The drive from Fort Lauderdale to Miami is a little under 40 minutes—after all, the two cities are only around 30 miles apart. But what’s the rush to get there? South Florida is filled with beautiful landscapes to see and exciting places to go, and there are plenty of destinations that are on the way from Fort Lauderdale to Miami.
If you’re interested in discovering some new favorites spots in the Sunshine State, check out these fun destinations are the perfect detours to take as you’re making your way to the Magic City.
From art history and cultural crossroads to music and the environment, Young at Art is a place where education and creativity know no bounds. With permanent exhibit galleries and temporary exhibitions, there’s always something going on at Young at Art, and visitors are encouraged to let their imaginations take control as they immerse themselves in the museum’s hands-on exhibits.
While many visitors feel as though younger children will get the most enjoyment out of the museum, there’s no age limit on curiosity—and though Young at Art might be most directed to stimulate and inspire younger minds, it’s still a novelty experience that’s fun at any age. And with a versatile environment, interactive displays, and an admirable mission, Young at Art is a feel-good destination that you’ll never forget.
With 60 acres of foliage, flora, and fauna, Flamingo Gardens in Davie, Florida, is a natural wonderland where you’ll find over 3,000 species of plants and trees (ranging from exotic to native), the largest collection of Florida wildlife, butterfly and hummingbird gardens, and the Wary Home Museum, the house of the original owners who founded the gardens over 90 years ago.
Hailed as a hidden gem and a must-visit for flamingo lovers, Flamingo Gardens will enchant you with its peaceful atmosphere and amaze you with nearly one hundred species of native birds and animals, including alligators, bobcats, eagles, otters, panthers, peacock, turtles—and yes, even flamingos! The Everglades Wildlife Sanctuary consists of Alligator Lagoon, an aviary, the Bird of Prey Center, a black bear habitat (complete with the 600-pound black bear, Josh!), Flamingo Pond, an otter habitat (one of the most successful otter-breeding programs in the country), a panther and bobcat habitat, a parrot aviary, a rookery, and the Turtle Walk.
Home to an extensive variety of plant and animal life, the Anne Kolb Nature Center is a scenic place to breathe in some fresh air and bask in the Florida sun. Boardwalk trails make traversing the coastal mangrove wetlands of the park easy, and visitors can walk, run, or bike. Fishing and picnicking are also popular activities in the park, and for $5, you can take an environmental boating tour to learn more about the area and its inhabitants.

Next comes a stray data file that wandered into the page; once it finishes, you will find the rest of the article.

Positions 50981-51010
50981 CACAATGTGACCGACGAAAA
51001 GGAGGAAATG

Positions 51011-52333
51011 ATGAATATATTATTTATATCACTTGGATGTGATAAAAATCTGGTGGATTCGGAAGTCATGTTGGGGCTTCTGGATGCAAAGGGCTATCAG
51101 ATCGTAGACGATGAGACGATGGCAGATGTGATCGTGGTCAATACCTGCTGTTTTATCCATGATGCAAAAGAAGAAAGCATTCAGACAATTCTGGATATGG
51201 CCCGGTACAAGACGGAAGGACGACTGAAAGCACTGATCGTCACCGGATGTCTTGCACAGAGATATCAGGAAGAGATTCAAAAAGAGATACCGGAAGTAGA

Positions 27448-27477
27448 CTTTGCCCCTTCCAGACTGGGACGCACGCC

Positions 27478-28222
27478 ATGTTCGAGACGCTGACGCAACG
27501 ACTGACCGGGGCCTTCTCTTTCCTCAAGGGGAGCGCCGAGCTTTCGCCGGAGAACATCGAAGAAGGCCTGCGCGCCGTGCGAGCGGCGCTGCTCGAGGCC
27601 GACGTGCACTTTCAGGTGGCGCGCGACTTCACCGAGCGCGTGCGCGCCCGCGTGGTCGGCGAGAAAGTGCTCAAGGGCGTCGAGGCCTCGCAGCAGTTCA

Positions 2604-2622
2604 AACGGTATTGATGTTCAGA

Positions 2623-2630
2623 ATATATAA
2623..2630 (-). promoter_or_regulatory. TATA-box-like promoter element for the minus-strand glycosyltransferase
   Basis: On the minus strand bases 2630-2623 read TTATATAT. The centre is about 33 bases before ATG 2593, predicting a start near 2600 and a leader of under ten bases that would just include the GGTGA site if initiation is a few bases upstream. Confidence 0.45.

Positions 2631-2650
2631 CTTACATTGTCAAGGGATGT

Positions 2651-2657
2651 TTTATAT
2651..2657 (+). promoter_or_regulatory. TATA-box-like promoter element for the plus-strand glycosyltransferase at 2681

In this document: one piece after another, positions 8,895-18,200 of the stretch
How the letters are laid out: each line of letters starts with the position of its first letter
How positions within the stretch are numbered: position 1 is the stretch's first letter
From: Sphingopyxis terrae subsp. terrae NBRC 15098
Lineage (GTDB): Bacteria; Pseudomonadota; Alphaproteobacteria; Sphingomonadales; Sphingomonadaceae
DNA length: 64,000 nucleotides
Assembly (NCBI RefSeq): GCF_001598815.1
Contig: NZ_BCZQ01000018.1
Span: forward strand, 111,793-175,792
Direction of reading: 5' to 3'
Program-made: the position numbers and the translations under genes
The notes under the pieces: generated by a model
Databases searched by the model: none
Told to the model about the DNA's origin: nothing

The park’s six-story observation tower offers visitors stunning views of the wetlands, and there’s even an elevator for visitors who can’t climb to the top. If you’re interested in seeing the area from the water, you can rent kayaks, canoes, and paddleboards from the nearby West Lake Park Marina.
This 110-foot-tall, 700-ton work of art is the second-tallest statue in the United States—what’s more, the massive installation cost about $30 million to create! Located at the entrance of Hallandale Beach’s Gulfstream Park, an entertainment compound featuring a racetrack and casino, Pegasus and Dragon is a point of interest that, due to its size, you simply can’t ignore. Even if you’re not headed into Gulfstream Park itself, the statue is still worth a stop on your way to Miami, and it certainly is a sight to see.
If gambling isn’t your thing, there are plenty of options for shopping and dining on the complex, including fine dining as well as casual eats and quick bites. About 20 minutes from Miami and only a short drive from I-95, Pegasus and Dragon is among the most memorable pieces of art that you’ll ever see (well, probably). The statue, which depicts Pegasus stomping on a dragon, is said to symbolize the triumph of good over evil.
At the time of their building, the monastery was dedicated to the Virgin Mary and was called “The Monastery of Our Lady, Queen of the Angels.” It was renamed around 30 years later with the canonization of Bernard of Clairvaux in 1174 AD. Image courtesy of Miami New Times.